Heated debate initiated by Young (1995) and then Krugman (1994) on the sources of growth in East Asian countries has spurred a growing literature on the subject. Both authors contend that the “Asian Miracle” is a myth because the engine driving the spectacular growth in the region (at least until recently) was fueled essentially by capital accumulation instead of total factor productivity (TFP) growth. Why does the source of growth matter? The neoclassical growth model, with its main assumption of diminishing returns in physical capital, provides the answer. If this assumption is correct—and the large empirical growth literature tends to support it—capital accumulation cannot sustain long-term growth while TFP can. Thus, the source of growth is crucial for the long-term perspective of a country. The Krugman-Young analysis has been reexamined and extended to other countries.1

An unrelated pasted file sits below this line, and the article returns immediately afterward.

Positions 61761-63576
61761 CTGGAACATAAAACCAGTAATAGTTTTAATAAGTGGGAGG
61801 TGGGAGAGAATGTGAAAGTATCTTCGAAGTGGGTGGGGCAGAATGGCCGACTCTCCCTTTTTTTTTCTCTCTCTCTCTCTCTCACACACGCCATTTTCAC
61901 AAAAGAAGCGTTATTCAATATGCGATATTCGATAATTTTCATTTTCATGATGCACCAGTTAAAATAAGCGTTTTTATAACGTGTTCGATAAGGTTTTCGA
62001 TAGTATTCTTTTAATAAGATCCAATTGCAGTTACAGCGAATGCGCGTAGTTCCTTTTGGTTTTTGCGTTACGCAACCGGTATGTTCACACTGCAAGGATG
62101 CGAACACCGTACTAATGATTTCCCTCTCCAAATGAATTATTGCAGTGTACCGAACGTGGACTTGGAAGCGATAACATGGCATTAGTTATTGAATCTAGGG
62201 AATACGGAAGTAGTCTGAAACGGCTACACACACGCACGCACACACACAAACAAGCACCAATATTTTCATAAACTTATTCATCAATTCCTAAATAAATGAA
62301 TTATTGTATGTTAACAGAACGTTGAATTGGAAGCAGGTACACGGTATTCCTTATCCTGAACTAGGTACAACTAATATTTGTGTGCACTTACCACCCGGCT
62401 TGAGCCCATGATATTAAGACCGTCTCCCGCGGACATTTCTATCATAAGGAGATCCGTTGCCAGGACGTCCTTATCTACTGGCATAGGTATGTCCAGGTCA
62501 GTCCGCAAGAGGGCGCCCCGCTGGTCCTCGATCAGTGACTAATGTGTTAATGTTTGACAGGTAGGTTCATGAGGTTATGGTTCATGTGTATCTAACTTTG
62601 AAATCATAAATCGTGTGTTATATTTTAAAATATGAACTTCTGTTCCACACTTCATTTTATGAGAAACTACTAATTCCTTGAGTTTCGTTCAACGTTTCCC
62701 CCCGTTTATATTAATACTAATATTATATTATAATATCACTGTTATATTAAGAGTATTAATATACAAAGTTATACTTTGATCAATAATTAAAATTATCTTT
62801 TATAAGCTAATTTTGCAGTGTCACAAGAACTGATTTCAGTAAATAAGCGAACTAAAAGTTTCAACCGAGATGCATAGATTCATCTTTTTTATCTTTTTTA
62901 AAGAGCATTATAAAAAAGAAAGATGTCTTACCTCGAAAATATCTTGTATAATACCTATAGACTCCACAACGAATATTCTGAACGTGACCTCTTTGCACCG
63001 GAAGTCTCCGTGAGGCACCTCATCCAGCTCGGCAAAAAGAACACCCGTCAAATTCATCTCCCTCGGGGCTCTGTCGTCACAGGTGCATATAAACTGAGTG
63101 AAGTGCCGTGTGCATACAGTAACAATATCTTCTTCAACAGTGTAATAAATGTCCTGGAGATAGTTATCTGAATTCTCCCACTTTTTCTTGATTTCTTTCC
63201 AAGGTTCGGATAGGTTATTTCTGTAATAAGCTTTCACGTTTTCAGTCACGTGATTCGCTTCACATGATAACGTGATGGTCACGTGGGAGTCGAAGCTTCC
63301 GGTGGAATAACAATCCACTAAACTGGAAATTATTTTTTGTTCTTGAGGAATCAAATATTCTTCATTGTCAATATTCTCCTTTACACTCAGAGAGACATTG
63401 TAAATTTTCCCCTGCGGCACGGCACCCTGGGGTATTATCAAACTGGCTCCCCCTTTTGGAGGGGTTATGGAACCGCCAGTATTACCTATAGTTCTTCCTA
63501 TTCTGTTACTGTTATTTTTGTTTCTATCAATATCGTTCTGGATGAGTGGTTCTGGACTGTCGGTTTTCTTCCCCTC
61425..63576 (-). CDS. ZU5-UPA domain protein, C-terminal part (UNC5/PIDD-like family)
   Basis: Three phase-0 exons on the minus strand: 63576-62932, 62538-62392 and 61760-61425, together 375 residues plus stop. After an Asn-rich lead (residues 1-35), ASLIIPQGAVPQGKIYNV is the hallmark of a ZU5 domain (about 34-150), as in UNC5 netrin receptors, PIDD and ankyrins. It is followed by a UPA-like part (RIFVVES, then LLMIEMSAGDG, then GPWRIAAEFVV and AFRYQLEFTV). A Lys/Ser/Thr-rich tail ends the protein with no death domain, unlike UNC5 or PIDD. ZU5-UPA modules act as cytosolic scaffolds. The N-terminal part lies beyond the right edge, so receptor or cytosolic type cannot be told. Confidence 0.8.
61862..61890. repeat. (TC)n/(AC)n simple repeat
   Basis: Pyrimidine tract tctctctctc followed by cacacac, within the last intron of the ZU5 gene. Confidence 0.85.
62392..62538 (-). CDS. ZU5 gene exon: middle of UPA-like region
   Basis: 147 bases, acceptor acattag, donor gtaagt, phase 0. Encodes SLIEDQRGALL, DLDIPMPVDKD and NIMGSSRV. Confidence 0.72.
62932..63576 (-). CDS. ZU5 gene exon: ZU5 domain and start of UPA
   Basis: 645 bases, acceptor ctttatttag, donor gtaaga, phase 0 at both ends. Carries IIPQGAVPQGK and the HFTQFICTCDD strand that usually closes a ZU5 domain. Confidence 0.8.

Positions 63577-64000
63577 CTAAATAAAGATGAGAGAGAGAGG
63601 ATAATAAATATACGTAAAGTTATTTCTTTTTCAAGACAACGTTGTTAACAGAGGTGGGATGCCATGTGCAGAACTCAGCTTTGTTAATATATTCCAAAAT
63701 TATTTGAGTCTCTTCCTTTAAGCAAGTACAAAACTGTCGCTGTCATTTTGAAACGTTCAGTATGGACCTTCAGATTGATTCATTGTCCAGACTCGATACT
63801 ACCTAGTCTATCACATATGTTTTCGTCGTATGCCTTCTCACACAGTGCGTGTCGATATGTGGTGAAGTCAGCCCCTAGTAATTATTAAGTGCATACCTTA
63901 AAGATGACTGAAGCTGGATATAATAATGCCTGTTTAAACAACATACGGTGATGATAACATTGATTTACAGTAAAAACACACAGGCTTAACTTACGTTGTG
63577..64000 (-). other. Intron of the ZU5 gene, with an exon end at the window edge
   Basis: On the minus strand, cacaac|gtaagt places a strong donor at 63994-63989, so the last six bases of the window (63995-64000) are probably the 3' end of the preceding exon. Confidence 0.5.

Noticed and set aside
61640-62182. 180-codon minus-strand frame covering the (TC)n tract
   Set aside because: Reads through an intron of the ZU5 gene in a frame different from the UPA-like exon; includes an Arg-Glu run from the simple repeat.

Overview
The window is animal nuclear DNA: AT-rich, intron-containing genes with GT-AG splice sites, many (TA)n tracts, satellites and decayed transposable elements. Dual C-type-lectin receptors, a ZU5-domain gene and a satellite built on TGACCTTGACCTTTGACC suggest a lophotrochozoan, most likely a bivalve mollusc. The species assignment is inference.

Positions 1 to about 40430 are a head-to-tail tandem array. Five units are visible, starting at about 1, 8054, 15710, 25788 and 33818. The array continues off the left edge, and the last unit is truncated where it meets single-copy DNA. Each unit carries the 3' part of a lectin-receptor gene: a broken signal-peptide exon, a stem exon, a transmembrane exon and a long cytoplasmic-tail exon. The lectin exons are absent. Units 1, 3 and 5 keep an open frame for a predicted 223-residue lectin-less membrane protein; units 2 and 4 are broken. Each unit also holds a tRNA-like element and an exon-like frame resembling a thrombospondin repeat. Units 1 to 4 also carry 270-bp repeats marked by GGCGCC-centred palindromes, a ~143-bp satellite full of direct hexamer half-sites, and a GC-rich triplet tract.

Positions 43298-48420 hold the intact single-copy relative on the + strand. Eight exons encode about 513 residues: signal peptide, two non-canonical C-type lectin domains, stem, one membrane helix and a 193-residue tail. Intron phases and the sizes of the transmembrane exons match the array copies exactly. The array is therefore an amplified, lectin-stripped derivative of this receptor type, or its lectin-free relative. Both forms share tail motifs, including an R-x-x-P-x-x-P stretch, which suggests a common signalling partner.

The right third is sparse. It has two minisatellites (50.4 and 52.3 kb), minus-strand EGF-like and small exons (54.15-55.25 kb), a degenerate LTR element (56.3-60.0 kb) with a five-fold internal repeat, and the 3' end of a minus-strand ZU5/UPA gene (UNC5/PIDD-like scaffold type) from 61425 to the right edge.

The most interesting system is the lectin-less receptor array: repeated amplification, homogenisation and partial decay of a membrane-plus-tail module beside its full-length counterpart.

All these studies use the growth accounting framework, which is based on an aggregate production function expressed in growth rates. The results of the growth accounting exercise therefore depend on the specification of the production function. The bulk of the literature has adopted the Cobb-Douglas production function, which typically sets its parameter, the share of the remuneration of physical capital in aggregate output, to a benchmark value of one-third as suggested by the national income accounts of some industrial countries.2,3 This numerical specification is assumed to be the same across countries, which implies identical production technology for all countries. Although most authors provide some sensitivity analysis on the value of the share of physical capital, they do not address the issue of adequacy of the assumption of identical technologies across countries. If the data fail to support this assumption, and there is no compelling reasons to believe it does—on the contrary, one may think of many reasons why technologies differ across countries and regions—the comparison of the sources of growth across countries and regions may be flawed.